I confess I’m a bit like a four year old—easily distracted by shiny objects, other people’s conversations, anything moving, computer screens, and television shows.  Many years ago (too many to mention) some friends were trying to teach me to play Bridge.  Now numbers are not exactly my strong suit to start with, but that was only part of the problem.  You see, we played in a room with a television that was always on, and I’m quite sure at the end of the evening I could have told you more about the TV shows that were playing than the cards that were played.  The odd thing is that my partner and I won fairly often, but it was usually because we underbid our hands–I figured I didn’t have a chance of making the bid I should make so. . . .  I assure you it was NOT because I learned the finer points of the game.  Like strategy? Or counting cards? Were they kidding?  I could barely keep up with how many trumps I had–how was I supposed to keep track of everyone else’s?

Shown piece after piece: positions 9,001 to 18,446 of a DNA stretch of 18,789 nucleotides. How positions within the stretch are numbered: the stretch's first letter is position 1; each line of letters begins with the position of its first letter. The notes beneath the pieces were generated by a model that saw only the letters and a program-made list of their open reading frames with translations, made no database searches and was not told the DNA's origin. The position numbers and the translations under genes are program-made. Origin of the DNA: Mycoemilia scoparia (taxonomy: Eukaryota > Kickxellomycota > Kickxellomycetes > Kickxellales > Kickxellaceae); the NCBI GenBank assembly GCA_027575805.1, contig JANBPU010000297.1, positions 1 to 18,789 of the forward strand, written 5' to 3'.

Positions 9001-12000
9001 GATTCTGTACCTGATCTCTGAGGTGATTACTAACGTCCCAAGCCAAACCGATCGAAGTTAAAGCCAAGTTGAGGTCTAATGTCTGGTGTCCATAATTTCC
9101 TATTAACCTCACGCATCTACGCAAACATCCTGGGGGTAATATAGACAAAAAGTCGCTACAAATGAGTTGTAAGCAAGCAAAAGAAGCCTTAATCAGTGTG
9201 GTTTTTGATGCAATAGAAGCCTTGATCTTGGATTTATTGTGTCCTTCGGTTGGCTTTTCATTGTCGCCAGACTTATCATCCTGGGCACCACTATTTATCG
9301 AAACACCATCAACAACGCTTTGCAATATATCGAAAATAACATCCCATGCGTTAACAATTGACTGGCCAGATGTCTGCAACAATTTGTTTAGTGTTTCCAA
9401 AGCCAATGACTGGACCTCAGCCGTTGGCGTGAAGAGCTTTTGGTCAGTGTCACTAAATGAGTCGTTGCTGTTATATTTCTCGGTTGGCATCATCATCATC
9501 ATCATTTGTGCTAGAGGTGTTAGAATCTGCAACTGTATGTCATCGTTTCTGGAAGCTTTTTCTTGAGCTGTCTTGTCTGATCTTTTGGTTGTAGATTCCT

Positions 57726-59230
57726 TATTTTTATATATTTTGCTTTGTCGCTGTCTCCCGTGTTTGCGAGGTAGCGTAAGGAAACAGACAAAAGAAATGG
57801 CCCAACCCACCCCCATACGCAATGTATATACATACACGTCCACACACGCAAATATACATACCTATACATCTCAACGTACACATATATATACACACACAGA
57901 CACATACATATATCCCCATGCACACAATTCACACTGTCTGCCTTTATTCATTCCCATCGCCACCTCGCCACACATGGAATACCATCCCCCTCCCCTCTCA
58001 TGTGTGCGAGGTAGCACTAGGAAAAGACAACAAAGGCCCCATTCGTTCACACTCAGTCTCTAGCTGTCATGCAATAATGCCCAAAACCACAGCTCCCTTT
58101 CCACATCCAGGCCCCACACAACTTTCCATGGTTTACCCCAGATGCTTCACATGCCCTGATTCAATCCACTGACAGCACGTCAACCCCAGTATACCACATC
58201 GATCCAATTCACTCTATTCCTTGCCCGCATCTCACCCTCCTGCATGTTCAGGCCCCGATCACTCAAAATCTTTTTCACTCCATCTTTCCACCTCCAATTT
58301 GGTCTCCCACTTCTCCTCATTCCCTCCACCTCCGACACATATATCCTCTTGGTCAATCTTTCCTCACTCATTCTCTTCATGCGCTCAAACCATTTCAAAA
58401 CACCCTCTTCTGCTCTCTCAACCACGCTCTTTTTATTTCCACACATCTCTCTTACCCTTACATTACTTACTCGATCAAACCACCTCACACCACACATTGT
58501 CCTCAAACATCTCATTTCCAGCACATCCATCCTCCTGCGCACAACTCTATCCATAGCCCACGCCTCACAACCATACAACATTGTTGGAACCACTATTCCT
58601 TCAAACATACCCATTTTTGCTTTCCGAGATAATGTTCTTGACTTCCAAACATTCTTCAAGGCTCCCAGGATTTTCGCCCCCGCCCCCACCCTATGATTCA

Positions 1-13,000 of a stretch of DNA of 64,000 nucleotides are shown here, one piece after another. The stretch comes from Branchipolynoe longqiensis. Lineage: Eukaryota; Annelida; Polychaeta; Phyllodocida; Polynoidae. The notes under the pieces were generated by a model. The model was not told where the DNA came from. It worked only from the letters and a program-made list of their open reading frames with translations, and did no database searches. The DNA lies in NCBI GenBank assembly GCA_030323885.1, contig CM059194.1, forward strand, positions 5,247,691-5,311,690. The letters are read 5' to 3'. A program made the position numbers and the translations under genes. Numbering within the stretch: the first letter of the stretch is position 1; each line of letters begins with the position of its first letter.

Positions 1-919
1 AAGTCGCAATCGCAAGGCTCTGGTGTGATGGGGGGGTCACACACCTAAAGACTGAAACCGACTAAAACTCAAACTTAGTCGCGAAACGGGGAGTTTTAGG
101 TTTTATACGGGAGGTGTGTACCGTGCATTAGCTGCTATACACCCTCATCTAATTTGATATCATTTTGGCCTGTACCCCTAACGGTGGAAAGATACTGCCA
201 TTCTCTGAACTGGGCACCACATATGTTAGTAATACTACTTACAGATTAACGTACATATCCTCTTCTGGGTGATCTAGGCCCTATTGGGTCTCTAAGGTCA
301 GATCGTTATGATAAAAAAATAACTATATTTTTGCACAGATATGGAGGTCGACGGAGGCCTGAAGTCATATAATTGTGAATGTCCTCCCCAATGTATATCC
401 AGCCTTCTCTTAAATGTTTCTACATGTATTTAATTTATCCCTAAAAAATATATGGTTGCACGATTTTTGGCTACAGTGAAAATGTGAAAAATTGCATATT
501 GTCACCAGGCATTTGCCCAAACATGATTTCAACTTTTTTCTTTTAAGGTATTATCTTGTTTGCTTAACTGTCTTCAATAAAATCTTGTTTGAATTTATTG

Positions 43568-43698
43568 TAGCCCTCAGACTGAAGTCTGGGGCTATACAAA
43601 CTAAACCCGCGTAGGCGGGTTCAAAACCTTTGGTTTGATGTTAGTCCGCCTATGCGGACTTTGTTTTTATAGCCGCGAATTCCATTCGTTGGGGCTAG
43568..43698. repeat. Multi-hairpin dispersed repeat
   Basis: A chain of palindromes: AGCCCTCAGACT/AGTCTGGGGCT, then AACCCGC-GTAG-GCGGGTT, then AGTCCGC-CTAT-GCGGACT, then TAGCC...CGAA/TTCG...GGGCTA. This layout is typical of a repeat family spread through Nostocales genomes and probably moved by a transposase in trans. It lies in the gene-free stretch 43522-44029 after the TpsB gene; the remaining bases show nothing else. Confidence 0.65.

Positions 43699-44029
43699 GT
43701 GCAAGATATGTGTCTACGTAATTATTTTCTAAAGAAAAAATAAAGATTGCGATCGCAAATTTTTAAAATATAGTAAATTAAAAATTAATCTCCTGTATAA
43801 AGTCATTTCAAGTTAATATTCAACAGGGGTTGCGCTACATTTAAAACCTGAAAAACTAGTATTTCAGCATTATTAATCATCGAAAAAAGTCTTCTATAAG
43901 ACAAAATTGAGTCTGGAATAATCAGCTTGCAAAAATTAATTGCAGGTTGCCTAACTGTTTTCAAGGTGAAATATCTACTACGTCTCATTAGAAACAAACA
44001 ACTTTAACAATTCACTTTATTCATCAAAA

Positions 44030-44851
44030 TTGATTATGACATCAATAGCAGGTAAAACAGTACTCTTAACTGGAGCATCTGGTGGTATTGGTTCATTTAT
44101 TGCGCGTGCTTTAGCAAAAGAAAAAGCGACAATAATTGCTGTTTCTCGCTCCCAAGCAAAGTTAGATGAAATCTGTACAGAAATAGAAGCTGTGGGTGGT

When I started dance lessons, I quickly discovered that the ballroom is a hotbed of distractions.  First of all there are LOTS of shiny things.  In addition, although there aren’t any TV shows, there are multiple lessons going on at the same time in the same space (any of you remember the “open” concept in schools back in the uh, well, a while ago?–it’s exactly like that).  This means that there are multiple conversations (well, instructions is more accurate) going on. There are people moving at different speeds in different directions and half of them have no idea what they’re doing.  AND, get this, the music that is playing may have absolutely nothing to do with the dance you’re learning. I know–crazy, huh?

The first time my teacher asked me to do a cha cha step while a rumba was playing, I looked at him like he’d lost his mind.  After all, he was always telling me to listen to the music.  Then he wants me to do one dance while music for another dance is playing?  I can assure you it wasn’t my finest hour, but that was almost 12 years ago, and I keep coming back for more.

These days I hardly ever notice what music is playing, I mean, I’m hardly ever distracted by other people’s music.